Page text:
Moonlit Trees
Moonlit pine trees

It felt funny setting up the tripod and fooling with my camera’s very rudimentary cable release. It’s a button you push, but not an electronic one — it just pushes a wire down that opens the camera’s shutter, and it stays open as long as you hold the button down. It feels like having a direct, physical connection with the shutter.

We went to bed, hearing some kind of howling sound that may have been coyotes, but I’m really not sure. Maybe that’s wishful thinking. We woke up a couple of times during the night and felt cold, so we held each other close and tried to keep warm. I had the love of my life, my dog, and the forest to wake up to. It was great to wake up in the morning and see a line of trees leading into a ravine. We would have been warmer if we had closed the tent door, but it sure was great to be able to see out as soon as we woke up.

It was a fantastic camping trip. I really love being out in the middle of nowhere with Sarah and Rob and no distractions at all. No TV, no e-mail to check, no laundry to do or dishwasher to load — just us.

Update: I submitted two of my photos to StateParks.com’s page about Yellowwood. They accepted them; I’ll have to submit some more, both for Yellowwood and some other state parks.

5 Responses to “Independence day camping at Yellowwood”

  1. Marty Says:

    Sounds like a great time – glad to hear that you were able to get out on the spur-of-the-moment like that.

    And those old cameras – there is something magical about them. I never shoot film anymore but part of me longs to get out with some old Ilford black-and-white and do some shooting of natural settings.

    Have a great weekend!

  2. Noah Says:

    Nice shots! By the way, I also have a K1000. The thing is a tank. Never, ever get rid of it. Funny, I just had to buy some fixer at the local indie photo/art shop downtown. No one deals in film anymore. I still have a buttload of Ilford HP5 to shoot, but haven’t been doing film as much as I’d like to. It’s so warm and organic — especially Ilford HP5 with Kodak HC-110, my favorite combo.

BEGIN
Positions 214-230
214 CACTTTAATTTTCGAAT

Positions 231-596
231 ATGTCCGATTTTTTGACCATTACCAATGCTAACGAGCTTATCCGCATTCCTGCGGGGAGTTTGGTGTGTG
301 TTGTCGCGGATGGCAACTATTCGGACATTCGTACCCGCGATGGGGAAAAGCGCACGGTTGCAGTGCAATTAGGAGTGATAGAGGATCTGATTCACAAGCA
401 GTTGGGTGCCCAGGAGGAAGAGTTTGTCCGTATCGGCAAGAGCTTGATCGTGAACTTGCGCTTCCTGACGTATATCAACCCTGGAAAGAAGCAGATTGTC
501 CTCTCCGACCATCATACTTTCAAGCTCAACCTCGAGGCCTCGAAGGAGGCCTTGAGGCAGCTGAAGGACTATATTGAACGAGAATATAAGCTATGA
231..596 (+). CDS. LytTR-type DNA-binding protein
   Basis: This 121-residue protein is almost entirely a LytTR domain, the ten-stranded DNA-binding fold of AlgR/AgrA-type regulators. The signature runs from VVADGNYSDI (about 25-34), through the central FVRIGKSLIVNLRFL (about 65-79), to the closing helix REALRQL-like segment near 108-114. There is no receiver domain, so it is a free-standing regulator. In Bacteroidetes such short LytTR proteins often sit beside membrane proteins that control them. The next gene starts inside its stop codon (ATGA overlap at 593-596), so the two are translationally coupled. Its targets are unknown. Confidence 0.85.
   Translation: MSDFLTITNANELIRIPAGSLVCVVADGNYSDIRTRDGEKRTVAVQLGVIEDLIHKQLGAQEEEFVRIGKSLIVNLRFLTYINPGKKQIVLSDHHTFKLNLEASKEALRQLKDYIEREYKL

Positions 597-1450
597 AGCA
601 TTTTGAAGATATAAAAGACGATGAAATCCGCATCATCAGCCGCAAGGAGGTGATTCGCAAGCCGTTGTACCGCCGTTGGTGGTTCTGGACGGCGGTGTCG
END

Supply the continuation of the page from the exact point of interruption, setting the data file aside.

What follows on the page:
3. John Says:

    Maybe you will become famous now that your photos are being accepted by publications.

    My old Cannon AE1 has become quite a dust collector.

  4. furiousBall Says:

    that place is freakin beautiful. really enjoyed that movie, nice choice of song too btw. rob is awesome at staring.

  5. MRMacrum Says:

    My favorite leisure activity over the last 17 years is camping. Only it was not until I simplified (a nod to your previous post) my efforts did I find my favorite type pf camping. I discovered solo off-road touring. Completely self supported, I would park the truck, grab my bike and trailer and head into the back country of Maine for 3 or 4 days. Completely alone with no real agenda, I explored the logging roads and trails. Some trips ended with hardly any real miles and others became marathon rides that covered huge areas. I have not been on one for about 4 years. This fall though, I am going to introduce a couple of riding buds to it with a tried and true loop that I call “Height of Land”. It is up in the area that Benedict Arnold took his army through on their way to attack Quebec back in the day.

    With so many beautiful locales in this country that only require the minimal amount of prep to enjoy, I find it amazing more people do not take advantage. Yellowwood sounds and looks like another pearl in America’s landscape. Good pics and good narrative.

Ear to the Breeze is proudly powered by WordPress
Entries (RSS) and Comments (RSS).